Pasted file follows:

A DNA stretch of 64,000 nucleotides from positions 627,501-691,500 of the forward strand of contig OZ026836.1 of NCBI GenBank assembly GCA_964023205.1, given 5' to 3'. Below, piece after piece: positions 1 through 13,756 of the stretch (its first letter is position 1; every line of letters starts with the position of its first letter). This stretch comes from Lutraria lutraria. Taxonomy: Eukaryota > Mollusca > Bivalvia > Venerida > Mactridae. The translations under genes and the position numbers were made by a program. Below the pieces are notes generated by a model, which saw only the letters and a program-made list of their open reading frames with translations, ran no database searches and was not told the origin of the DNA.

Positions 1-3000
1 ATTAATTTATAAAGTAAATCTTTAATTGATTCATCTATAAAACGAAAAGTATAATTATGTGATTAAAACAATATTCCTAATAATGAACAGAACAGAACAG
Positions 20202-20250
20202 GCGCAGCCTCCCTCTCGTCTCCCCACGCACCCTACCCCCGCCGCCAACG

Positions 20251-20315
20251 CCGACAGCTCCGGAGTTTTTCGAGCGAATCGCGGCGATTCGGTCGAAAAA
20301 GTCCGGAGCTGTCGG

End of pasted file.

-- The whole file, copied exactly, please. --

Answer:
A DNA stretch of 64,000 nucleotides from positions 627,501-691,500 of the forward strand of contig OZ026836.1 of NCBI GenBank assembly GCA_964023205.1, given 5' to 3'. Below, piece after piece: positions 1 through 13,756 of the stretch (its first letter is position 1; every line of letters starts with the position of its first letter). This stretch comes from Lutraria lutraria. Taxonomy: Eukaryota > Mollusca > Bivalvia > Venerida > Mactridae. The translations under genes and the position numbers were made by a program. Below the pieces are notes generated by a model, which saw only the letters and a program-made list of their open reading frames with translations, ran no database searches and was not told the origin of the DNA.

Positions 1-3000
1 ATTAATTTATAAAGTAAATCTTTAATTGATTCATCTATAAAACGAAAAGTATAATTATGTGATTAAAACAATATTCCTAATAATGAACAGAACAGAACAG
Positions 20202-20250
20202 GCGCAGCCTCCCTCTCGTCTCCCCACGCACCCTACCCCCGCCGCCAACG

Positions 20251-20315
20251 CCGACAGCTCCGGAGTTTTTCGAGCGAATCGCGGCGATTCGGTCGAAAAA
20301 GTCCGGAGCTGTCGG